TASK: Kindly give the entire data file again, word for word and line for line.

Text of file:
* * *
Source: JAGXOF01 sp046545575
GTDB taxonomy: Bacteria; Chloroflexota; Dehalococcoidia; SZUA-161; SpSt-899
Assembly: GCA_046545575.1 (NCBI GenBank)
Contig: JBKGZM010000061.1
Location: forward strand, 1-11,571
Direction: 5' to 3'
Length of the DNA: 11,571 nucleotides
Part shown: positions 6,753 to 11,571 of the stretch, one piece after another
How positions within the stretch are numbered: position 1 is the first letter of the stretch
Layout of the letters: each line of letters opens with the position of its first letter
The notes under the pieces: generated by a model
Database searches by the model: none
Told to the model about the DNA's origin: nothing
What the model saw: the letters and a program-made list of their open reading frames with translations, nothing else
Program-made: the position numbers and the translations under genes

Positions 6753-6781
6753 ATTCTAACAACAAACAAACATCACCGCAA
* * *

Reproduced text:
Source: JAGXOF01 sp046545575
GTDB taxonomy: Bacteria; Chloroflexota; Dehalococcoidia; SZUA-161; SpSt-899
Assembly: GCA_046545575.1 (NCBI GenBank)
Contig: JBKGZM010000061.1
Location: forward strand, 1-11,571
Direction: 5' to 3'
Length of the DNA: 11,571 nucleotides
Part shown: positions 6,753 to 11,571 of the stretch, one piece after another
How positions within the stretch are numbered: position 1 is the first letter of the stretch
Layout of the letters: each line of letters opens with the position of its first letter
The notes under the pieces: generated by a model
Database searches by the model: none
Told to the model about the DNA's origin: nothing
What the model saw: the letters and a program-made list of their open reading frames with translations, nothing else
Program-made: the position numbers and the translations under genes

Positions 6753-6781
6753 ATTCTAACAACAAACAAACATCACCGCAA